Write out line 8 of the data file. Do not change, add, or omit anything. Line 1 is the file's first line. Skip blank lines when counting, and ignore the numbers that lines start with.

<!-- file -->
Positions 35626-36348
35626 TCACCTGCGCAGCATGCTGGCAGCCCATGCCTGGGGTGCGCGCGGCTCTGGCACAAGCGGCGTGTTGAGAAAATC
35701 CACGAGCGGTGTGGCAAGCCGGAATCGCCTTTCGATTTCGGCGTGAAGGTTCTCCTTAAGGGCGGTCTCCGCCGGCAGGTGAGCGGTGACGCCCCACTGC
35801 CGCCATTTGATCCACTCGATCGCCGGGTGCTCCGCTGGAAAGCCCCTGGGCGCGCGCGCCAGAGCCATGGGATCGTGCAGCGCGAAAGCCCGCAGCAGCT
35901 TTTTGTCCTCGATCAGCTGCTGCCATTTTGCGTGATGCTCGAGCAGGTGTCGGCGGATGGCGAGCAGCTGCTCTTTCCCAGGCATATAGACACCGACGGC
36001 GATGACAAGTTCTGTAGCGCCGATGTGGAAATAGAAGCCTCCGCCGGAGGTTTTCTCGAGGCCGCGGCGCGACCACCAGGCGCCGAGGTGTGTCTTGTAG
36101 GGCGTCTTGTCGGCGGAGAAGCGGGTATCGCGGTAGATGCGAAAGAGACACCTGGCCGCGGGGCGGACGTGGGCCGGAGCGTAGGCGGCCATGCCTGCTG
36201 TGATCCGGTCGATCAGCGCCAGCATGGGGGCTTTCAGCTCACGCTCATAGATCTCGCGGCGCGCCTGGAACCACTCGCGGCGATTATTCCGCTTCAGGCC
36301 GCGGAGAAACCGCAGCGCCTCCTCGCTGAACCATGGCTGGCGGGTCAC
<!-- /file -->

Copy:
36201 TGATCCGGTCGATCAGCGCCAGCATGGGGGCTTTCAGCTCACGCTCATAGATCTCGCGGCGCGCCTGGAACCACTCGCGGCGATTATTCCGCTTCAGGCC